The Arles Museum of Antiquity (also called Musee de l’Arles et de la Provence antique) features ancient artifacts discovered in the local area, some from as early as the stone age but most are from the Roman era. It gave me a fascinating look into the past, at the incredible lasting influence that Rome has had on the region.
Its scope is narrower, in time and space, than a grand museum like the Louvre, which has items from all over the world, from nearly all periods of history. Its location in the smaller town of Arles and its distance from the popular Parisian tourist scene means that you will not be overwhelmed by crowds that would descend on the more famous Louvre.
You will find that your experience here is relaxing and enjoyable, for you will have as much time as you want to explore, think, and ponder while observing the items in the museum. This is what museums are for. There are no crowds to dodge, no pickpockets to fear, no pressure to get to the next exhibit.
The narrower focus means that you can really immerse yourself into the past of Arles and of the Roman period in southern France, and not need hurry to catch a glimpse of a famous sculpture or painting. All in all, you cannot miss this museum if you happen to be in the area.
There are exhibits on nearly all aspects of the ancient city: commerce, urban monumental construction, entertainment in the arena, theatre, and circus, religion, funeral rites/sarcophagi, and the importance of Roman engineering in the transportation of water. There is almost everything an enthusiast of ancient Rome would want to see–except English, for most of the explanations are in French.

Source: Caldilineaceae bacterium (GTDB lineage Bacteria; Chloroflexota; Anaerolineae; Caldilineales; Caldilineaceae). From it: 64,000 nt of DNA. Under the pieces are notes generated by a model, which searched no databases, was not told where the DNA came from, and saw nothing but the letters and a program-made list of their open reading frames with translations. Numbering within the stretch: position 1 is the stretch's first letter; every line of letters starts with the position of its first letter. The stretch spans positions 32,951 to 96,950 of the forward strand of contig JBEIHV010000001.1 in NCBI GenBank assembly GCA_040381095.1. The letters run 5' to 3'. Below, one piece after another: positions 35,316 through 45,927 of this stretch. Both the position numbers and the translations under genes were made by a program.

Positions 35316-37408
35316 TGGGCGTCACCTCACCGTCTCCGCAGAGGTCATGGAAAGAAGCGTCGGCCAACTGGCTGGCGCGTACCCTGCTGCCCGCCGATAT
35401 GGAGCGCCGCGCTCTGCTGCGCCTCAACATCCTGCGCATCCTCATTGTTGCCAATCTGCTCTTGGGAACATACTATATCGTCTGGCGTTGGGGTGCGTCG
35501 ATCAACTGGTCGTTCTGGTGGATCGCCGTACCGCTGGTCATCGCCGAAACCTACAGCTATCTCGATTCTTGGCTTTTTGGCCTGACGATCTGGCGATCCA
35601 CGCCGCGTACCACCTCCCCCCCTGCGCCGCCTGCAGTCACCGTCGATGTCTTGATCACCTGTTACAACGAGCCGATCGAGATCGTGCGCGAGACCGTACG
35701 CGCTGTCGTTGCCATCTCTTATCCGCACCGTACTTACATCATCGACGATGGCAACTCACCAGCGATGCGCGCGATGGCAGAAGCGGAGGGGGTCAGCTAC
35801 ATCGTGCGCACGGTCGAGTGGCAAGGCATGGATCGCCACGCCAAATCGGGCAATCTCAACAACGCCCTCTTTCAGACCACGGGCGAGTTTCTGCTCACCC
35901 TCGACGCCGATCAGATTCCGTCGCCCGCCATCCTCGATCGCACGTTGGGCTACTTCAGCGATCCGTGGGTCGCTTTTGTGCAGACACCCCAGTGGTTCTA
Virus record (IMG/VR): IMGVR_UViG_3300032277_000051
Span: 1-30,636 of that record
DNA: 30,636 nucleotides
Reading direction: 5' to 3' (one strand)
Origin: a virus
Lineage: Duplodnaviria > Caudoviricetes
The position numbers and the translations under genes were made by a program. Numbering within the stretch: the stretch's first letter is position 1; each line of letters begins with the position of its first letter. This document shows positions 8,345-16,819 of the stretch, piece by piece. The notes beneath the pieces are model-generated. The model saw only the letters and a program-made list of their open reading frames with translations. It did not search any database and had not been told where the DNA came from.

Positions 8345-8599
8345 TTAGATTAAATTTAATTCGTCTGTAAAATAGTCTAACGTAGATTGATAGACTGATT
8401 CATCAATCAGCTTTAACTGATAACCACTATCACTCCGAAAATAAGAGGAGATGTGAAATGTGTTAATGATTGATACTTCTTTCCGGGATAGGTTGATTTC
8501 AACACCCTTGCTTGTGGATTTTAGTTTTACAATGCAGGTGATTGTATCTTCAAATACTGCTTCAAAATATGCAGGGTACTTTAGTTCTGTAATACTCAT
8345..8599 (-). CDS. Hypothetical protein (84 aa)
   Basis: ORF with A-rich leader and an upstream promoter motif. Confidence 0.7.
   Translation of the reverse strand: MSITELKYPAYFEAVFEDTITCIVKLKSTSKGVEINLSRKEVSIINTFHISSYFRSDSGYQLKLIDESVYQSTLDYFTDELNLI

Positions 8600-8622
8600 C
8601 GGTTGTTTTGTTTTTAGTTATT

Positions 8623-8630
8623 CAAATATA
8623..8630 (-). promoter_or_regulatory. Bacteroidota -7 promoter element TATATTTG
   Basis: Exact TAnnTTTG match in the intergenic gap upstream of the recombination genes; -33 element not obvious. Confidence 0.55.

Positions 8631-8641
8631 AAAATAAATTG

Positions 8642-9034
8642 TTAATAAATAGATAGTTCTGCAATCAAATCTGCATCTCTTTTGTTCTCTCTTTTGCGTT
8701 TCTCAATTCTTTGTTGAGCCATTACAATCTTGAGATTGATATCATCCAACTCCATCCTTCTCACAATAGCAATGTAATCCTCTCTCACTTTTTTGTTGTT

Only the newer exhibits on a recently discovered portrait of Julius Caesar and an enormous trading vessel raised up from the bed of the Rhone River have English translations. Just as well, for these are some of the more interesting discoveries.
This is believed by some scholars to be a portrait of Julius Caesar, though this is not uncontroversial. If so, it may represent the extent to which Caesar was especially important to this town, for it was an official colony for his loyal veterans, a reward for their support against Pompey. He enjoyed incredible success in developing this town into a full-fledged Roman colony. Beyond his political power, he also possessed a deep and more emotional level of popularity from his supporters.
Here is the impressive barge from around 50 AD, recovered from the Rhone River just a few years ago, which represents the scale of naval commerce during the Roman era. It is astonishingly intact with much of its cargo still remaining. It, along with other items dredged from the river, shows just how essential the town of Arles was in facilitating trade between the Mediterranean and northern parts of the Roman province Gaul.
I quite enjoyed these mosaics as well: there is not much to say, except that these are beautiful works of art, which fans of Roman artwork should take at least a moment to observe and appreciate.
Enthusiasts of Roman engineering will love this model of a complex structure at nearby Barbegal: a section of an aqueduct that moves downhill, allowing the flowing water to power a massive series of mills. This is one of the greatest known examples of Roman engineering.
Other areas of interest include the wonderfully detailed models of various Roman buildings and structures, such as the bathhouse, the arena, the theatre, the forum, and the circus, as well as this odd boat-bridge. There is an extensive collection of sarcophagi, which I do not have many images of, unfortunately.
Overall, there is much to see within this museum, and I am sure that everyone who visits will be able to discover something that they find intriguing.